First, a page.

Prof Tulio de Oliveira

Deputy Director, Genomic Surveillance Unit

Tulio heads the Centre for Epidemic Response and Innovation (CERI) at Stellenbosch University. He joined the Genomic Surveillance Unit in 2023 to reinforce the strategic partnership in genomic surveillance of infectious diseases between the UK and South Africa. The teams at CERI and the GSU both carried out critical work during the COVID-19 pandemic, and now aim to accelerate the use of genomic surveillance for multiple pathogens in order to inform public health responses and save lives.

Prof Tulio de Oliveira has over 20 years experience working with disease outbreaks, including HIV, Hepatitis B and C, Chikungunya, Dengue, SARS-CoV-2, Zika, and Yellow Fever. He continues this work as the director of the Centre for Epidemic Response and Innovation (CERI) at Stellenbosch University and the KwaZulu-Natal Research Innovation and Sequencing Platform (KRISP) at the University of KwaZulu-Natal.

In 2021, Tulio was included in Nature’s 10 and in 2022 in the TIME 100 most influential people list, in acknowledgement of his work tracking variants of the SARS-CoV-2 virus. In 2022, he was awarded the German Africa Prize and in 2023 he received the Order of Merit Medal of Portugal (with a title of Commander).

Tulio has a particular interest in how climate change impacts the spread of infectious diseases, and is a leading voice within the CLIMADE consortium. In December 2023, he presented CLIMADE’s findings at a major symposium focusing on climate change and health at COP28 – the first such health event to feature in the annual COP meetings.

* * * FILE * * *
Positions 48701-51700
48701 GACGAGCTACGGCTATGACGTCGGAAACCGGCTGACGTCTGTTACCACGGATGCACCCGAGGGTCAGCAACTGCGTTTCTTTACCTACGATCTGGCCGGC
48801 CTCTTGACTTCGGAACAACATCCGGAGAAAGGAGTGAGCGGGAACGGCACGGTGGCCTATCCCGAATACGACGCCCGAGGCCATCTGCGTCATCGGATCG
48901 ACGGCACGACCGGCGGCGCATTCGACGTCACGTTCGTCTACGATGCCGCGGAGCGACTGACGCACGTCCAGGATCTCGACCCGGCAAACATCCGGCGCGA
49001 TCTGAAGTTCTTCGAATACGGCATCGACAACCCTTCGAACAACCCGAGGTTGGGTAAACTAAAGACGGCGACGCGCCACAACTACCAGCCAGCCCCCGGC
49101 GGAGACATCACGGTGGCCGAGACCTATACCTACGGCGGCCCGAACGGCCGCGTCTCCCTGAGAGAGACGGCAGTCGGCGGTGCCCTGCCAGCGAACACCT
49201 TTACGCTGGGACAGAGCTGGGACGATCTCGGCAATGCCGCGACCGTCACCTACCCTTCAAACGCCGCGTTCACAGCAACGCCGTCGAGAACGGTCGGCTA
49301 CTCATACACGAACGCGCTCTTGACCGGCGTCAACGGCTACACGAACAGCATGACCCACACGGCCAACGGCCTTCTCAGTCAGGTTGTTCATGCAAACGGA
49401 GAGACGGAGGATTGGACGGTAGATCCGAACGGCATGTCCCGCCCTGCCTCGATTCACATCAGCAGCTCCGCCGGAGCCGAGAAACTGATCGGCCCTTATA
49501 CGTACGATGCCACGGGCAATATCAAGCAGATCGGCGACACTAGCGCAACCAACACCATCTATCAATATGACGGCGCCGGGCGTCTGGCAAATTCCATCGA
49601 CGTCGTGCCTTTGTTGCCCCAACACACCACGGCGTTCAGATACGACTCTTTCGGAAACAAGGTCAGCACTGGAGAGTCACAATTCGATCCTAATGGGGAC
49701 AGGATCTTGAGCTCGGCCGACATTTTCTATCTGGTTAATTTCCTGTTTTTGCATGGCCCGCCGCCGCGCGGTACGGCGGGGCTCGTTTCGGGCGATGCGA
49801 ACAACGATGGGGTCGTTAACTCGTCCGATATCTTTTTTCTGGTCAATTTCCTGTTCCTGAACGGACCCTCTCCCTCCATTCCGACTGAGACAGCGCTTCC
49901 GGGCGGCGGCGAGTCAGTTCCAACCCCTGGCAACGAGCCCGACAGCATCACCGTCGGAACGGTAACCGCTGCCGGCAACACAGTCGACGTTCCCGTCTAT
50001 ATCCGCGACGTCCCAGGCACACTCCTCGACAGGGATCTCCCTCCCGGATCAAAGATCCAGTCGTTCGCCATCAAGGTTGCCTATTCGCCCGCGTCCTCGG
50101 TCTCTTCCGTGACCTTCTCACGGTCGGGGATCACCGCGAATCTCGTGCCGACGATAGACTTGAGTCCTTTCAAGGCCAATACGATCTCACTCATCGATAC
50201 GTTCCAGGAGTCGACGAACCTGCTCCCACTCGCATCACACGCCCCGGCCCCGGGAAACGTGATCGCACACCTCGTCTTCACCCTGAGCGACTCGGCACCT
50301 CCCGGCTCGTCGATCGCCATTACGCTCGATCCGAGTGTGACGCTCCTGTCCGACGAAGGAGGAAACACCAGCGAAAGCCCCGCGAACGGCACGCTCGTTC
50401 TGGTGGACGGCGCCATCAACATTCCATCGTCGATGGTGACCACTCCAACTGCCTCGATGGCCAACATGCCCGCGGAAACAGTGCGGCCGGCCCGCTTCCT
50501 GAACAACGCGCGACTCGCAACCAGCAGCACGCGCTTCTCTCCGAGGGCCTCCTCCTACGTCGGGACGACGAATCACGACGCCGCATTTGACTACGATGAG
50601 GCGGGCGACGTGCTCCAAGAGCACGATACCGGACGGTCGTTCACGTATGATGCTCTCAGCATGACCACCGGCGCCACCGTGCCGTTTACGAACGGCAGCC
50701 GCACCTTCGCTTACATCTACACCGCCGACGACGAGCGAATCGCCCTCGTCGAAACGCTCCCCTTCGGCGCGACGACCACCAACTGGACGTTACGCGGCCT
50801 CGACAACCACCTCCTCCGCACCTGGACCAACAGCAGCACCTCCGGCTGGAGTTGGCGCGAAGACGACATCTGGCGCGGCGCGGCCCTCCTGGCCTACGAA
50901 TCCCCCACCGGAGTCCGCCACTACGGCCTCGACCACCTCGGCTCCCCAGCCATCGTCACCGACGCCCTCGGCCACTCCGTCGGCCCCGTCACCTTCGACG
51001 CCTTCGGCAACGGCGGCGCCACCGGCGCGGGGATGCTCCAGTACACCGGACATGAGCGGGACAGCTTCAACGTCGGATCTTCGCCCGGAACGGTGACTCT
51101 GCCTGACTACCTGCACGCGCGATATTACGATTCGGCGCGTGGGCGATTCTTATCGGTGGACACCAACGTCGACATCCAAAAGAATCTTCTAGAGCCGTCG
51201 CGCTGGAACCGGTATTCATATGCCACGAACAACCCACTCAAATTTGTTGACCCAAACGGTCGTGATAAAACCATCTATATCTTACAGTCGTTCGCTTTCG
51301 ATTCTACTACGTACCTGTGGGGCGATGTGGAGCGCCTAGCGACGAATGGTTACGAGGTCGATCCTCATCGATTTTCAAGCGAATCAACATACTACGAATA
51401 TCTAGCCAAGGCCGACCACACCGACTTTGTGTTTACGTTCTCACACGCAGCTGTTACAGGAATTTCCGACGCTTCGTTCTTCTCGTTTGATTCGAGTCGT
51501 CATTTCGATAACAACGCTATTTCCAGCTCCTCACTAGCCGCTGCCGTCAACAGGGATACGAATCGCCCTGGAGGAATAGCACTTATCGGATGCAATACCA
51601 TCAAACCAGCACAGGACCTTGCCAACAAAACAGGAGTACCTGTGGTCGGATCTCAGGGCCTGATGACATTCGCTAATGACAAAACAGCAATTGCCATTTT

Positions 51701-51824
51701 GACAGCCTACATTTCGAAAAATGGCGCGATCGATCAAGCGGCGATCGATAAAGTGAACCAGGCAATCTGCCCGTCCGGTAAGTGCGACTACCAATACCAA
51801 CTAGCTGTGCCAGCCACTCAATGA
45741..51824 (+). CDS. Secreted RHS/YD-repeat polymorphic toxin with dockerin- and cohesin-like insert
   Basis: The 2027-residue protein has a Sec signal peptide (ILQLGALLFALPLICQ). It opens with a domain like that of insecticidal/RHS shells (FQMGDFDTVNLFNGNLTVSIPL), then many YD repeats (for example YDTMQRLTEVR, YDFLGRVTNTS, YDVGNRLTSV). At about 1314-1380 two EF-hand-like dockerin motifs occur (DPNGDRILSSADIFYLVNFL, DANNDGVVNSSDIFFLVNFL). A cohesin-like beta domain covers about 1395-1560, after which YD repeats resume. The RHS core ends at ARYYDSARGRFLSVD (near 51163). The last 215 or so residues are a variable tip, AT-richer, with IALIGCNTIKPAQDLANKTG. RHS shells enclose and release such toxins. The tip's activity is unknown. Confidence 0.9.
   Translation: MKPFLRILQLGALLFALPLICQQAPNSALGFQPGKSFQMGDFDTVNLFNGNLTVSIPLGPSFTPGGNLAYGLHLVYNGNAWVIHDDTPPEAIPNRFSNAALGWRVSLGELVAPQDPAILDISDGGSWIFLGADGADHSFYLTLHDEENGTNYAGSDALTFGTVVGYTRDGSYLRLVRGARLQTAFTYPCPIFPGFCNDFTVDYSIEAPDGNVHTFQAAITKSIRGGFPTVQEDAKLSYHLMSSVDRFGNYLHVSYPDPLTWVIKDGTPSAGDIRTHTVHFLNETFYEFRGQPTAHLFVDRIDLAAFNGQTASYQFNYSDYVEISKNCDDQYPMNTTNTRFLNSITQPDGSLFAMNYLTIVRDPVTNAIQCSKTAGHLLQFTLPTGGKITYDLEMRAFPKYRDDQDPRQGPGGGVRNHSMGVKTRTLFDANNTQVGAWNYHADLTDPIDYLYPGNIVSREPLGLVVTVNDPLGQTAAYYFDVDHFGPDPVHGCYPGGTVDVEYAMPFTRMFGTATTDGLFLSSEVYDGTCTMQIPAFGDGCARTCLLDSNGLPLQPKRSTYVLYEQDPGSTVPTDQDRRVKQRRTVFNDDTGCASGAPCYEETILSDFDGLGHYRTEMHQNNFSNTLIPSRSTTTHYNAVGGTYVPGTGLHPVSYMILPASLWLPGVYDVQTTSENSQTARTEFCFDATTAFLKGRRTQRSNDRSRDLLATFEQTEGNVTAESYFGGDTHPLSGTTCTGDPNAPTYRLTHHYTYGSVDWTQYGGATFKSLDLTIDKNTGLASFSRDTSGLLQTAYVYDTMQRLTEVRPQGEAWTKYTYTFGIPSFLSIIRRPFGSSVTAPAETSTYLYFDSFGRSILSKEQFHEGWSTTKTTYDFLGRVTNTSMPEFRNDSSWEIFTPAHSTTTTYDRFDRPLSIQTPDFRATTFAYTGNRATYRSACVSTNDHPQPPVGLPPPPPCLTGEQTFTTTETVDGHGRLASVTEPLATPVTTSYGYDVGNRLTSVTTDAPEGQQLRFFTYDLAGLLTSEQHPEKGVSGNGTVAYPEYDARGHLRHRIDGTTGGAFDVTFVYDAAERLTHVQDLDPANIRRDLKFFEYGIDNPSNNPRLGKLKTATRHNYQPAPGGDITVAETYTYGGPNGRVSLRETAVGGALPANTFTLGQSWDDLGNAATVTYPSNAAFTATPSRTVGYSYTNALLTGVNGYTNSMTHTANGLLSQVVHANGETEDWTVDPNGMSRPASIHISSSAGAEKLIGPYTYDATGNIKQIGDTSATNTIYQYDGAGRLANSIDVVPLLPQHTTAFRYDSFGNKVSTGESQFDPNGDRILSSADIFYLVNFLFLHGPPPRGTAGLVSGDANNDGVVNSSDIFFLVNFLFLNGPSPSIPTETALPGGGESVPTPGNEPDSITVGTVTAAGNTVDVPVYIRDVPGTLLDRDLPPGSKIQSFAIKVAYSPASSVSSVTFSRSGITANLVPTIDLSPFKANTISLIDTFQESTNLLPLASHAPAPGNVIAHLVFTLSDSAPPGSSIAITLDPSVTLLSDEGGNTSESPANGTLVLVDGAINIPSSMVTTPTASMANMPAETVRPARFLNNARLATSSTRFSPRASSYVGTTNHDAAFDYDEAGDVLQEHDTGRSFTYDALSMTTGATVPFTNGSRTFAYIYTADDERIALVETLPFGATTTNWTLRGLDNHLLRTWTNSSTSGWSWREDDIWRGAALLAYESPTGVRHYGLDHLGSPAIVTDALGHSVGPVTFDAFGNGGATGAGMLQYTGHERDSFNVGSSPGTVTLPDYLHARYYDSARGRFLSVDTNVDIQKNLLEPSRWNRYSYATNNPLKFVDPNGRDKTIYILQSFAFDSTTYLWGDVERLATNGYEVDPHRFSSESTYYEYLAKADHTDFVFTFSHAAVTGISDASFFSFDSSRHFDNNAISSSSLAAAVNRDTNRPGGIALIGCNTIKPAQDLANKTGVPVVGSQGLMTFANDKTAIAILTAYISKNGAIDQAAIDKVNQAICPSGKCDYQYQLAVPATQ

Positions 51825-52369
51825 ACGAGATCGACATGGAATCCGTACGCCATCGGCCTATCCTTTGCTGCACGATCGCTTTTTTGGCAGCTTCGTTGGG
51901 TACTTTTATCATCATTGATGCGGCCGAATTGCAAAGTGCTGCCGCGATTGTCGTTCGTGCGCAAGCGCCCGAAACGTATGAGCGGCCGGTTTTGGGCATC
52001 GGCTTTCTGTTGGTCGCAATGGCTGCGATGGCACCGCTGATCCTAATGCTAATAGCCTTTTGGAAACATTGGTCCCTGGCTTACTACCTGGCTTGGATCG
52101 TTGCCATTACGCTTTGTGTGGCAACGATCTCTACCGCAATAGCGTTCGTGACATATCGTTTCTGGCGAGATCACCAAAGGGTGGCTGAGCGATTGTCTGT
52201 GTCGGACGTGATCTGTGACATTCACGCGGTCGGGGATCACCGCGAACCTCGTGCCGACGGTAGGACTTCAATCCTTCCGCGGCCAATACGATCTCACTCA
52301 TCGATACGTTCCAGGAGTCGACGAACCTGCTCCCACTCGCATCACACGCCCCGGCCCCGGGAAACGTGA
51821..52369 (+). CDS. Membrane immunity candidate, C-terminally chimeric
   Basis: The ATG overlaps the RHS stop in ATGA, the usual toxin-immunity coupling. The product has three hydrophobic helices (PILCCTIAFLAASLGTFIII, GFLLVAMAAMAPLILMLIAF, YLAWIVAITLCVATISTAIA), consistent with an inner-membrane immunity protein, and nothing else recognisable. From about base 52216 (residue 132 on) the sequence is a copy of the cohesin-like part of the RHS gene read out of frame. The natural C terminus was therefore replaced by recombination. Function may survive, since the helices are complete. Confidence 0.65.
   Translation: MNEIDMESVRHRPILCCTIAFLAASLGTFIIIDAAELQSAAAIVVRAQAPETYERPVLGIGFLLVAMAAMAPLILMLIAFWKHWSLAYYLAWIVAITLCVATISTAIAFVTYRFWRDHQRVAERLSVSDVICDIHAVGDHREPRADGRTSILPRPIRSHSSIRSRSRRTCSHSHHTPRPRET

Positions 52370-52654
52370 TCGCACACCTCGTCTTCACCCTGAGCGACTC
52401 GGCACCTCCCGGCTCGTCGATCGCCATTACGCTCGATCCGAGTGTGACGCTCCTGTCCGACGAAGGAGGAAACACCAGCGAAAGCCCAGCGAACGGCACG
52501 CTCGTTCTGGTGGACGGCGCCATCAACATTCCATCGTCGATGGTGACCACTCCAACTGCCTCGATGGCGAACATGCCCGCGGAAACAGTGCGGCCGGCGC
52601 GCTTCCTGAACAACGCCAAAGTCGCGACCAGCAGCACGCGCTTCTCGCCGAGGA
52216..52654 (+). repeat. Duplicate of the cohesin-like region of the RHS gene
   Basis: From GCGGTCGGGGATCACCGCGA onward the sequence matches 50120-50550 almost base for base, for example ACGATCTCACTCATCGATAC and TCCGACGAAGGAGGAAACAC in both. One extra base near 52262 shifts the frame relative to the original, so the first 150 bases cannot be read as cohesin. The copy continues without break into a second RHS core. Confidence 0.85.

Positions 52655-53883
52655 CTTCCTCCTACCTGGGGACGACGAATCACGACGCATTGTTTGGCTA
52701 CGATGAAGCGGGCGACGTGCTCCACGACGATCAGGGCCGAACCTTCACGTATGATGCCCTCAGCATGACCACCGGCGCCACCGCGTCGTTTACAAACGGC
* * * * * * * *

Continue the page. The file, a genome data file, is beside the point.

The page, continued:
In January 2024, Tulio was appointed Deputy Director of the Sanger Institute’s Genomic Surveillance Unit as part of a strategic partnership with CERI.

Centre for Epidemic Response and Innovation (CERI)

CERI works to identify new variants of pathogens and advance basic and translational science, with an aim to improve prevention, treatment, and vaccines for human disease in Africa.

As the director of CERI, Tulio leads a team of scientists, clinicians, and public health officials. CERI’s vision is to effectively respond to epidemics through the genomic surveillance of pathogens. By doing so, the team aims to enhance biomedical discovery, improve treatment, diagnosis and prevention of human disease, and generate economic opportunities for Africa.

CERI brings together world-class scientists to form the largest Genomics Centre in Africa. CERI collaborates with leading research organisations as part of the Network for Genomic Surveillance in South Africa (NGS-SA), a collaboration that has led to South Africa being one of the leading examples in the world for the application of genomics surveillance to SARS-CoV-2 and other pathogens.

CERI was formally established in 2022, following the team’s work during the COVID-19 pandemic. It has sequenced over 32,000 pathogen genomes to date, encompassing 26 different pathogens. Areas of interest for CERI currently include vaccine evaluation, antimicrobial resistance, and the future of computational intelligence and bioinformatics.

My timeline